Consumer education programs expand digital music market

Digital music that can be downloaded from wireless or online services will become more popular over the next five years, according to an IDC report released early this month. The combined revenue raised by music service providers (MSP) is expected to reach $202 million in 2010, contributing a whopping 30 per cent to total music sales that year.

To reach the projected figure, the market for digital music will have to grow at a compound annual rate of 82.5 per cent from the $10 million produced last year. Growth in the wireless and online music services will be driven by a number of factors.

Broadband penetration is expected to increase from 33 per cent in 2005 to 60 per cent in 2010. High-speed Internet will make downloading music from online providers more convenient, hence boosting the popularity of MSPs.

Also contributing to the growth of online music services is the increasing availability and accessibility of portable MP3 players. While IDC recorded only 1.95 million MP3 units that were shipped to Australia last year, analysts predict shipments to reach 3.52 million by 2010.

The paid online music environment currently has several advantages over the wireless music environment. However, Sophie Lo, IDC analyst for Consumer Digital Markets, stressed the importance of music servers as revenue generating avenues for wireless operators.

Voice call charges are limited by capped price plans and close price competition, she said, and wireless operators must look beyond voice revenue for revenue growth.

And while current mobile technology may not be terribly user-friendly, 3G technology will continue to advance and pervade the market. IDC expects revenue generated by wireless music services to catch up with that of paid online downloads by the end of the decade.

Whether wireless music services will become more popular than their online counterparts is a different question. According to Lo, this will not be possible for a long time yet.

"There are a lot of issues that wireless services have to overcome before overtaking online services," she explained. "Wireless platform is not the ideal platform for hosting a lot of music, [while] iTunes has a catalogue of over one million songs."

As such, wireless music providers will tend to host only popular mainstream songs, while paid online services will continue to cater to a wider range of musical tastes. Resellers also stand to benefit from the growth of both sectors, especially if they are able to aid consumers in adopting the different flavours of digital music.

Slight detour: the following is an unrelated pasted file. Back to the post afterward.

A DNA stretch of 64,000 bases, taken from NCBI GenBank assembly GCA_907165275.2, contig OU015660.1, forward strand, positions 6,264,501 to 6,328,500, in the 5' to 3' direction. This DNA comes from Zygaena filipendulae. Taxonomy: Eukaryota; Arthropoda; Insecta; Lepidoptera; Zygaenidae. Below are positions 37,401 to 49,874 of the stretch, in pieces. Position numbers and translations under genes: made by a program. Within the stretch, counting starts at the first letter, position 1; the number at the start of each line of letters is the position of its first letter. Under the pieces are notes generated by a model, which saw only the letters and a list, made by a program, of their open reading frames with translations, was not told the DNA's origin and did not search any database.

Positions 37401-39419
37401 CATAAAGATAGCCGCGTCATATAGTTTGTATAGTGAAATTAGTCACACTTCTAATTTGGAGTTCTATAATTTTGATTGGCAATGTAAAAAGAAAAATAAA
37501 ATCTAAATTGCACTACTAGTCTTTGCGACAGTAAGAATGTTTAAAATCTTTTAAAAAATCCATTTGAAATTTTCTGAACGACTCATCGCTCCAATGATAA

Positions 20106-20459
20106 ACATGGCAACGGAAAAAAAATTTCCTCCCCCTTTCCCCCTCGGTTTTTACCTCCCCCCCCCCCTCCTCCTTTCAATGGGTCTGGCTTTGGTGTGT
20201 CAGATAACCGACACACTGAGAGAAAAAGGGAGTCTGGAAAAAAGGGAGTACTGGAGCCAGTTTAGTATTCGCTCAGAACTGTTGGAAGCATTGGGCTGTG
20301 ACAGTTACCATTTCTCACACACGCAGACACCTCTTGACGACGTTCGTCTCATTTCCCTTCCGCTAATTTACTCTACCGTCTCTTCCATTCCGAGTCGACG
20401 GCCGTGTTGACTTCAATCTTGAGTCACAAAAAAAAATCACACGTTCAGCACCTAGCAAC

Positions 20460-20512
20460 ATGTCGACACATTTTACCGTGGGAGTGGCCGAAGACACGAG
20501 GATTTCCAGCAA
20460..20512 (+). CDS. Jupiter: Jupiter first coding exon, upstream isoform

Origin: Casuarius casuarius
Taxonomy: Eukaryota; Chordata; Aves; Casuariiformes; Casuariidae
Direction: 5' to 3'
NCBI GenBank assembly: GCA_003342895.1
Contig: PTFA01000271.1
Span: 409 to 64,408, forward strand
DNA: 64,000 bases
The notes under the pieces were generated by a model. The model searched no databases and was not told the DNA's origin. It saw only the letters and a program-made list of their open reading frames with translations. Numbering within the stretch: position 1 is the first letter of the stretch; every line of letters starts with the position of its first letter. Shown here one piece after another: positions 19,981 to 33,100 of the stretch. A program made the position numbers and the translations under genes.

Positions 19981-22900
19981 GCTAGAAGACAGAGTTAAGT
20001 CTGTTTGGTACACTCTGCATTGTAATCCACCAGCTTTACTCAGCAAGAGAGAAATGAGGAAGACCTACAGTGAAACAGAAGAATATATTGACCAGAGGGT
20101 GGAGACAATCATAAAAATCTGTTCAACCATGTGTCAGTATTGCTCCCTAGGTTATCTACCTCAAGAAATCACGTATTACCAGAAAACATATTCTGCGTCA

An IDC survey conducted in 2005 revealed that 31 per cent of Australian home consumers are completely ignorant to where digital music can be downloaded from. Apple clearly dominated the market, with over 40 per cent of survey participants subscribed to iTunes. The remaining participants were spread over services such as Telstra BigPond music (20 per cent), ninemsn (9 per cent) and other smaller services.

Brand recognition is a major factor in the success of iTunes and iPods, said Lo, and consumers need to know about other digital music sources before MP3 units that support other formats, such as wma and Atrac, gain popularity.

"There is a strong correlation between electronic content and electronic devices," Lo said. "Resellers should provide some very basic consumer education to show consumers how to [access electronic content] from searching for music, to downloading, to listening."

Join the newsletter!

Error: Please check your email address.
Rocket to Success - Your 10 Tips for Smarter ERP System Selection
Keep up with the latest tech news, reviews and previews by subscribing to the Good Gear Guide newsletter.

Liz Tay

PC World
Show Comments



Sansai 6-Outlet Power Board + 4-Port USB Charging Station

Learn more >

Victorinox Werks Professional Executive 17 Laptop Case

Learn more >



Back To Business Guide

Click for more ›

Brand Post

Most Popular Reviews

Latest Articles


PCW Evaluation Team

Louise Coady

Brother MFC-L9570CDW Multifunction Printer

The printer was convenient, produced clear and vibrant images and was very easy to use

Edwina Hargreaves

WD My Cloud Home

I would recommend this device for families and small businesses who want one safe place to store all their important digital content and a way to easily share it with friends, family, business partners, or customers.

Walid Mikhael

Brother QL-820NWB Professional Label Printer

It’s easy to set up, it’s compact and quiet when printing and to top if off, the print quality is excellent. This is hands down the best printer I’ve used for printing labels.

Ben Ramsden

Sharp PN-40TC1 Huddle Board

Brainstorming, innovation, problem solving, and negotiation have all become much more productive and valuable if people can easily collaborate in real time with minimal friction.

Sarah Ieroianni

Brother QL-820NWB Professional Label Printer

The print quality also does not disappoint, it’s clear, bold, doesn’t smudge and the text is perfectly sized.

Ratchada Dunn

Sharp PN-40TC1 Huddle Board

The Huddle Board’s built in program; Sharp Touch Viewing software allows us to easily manipulate and edit our documents (jpegs and PDFs) all at the same time on the dashboard.

Featured Content

Product Launch Showcase

Latest Jobs

Don’t have an account? Sign up here

Don't have an account? Sign up now

Forgot password?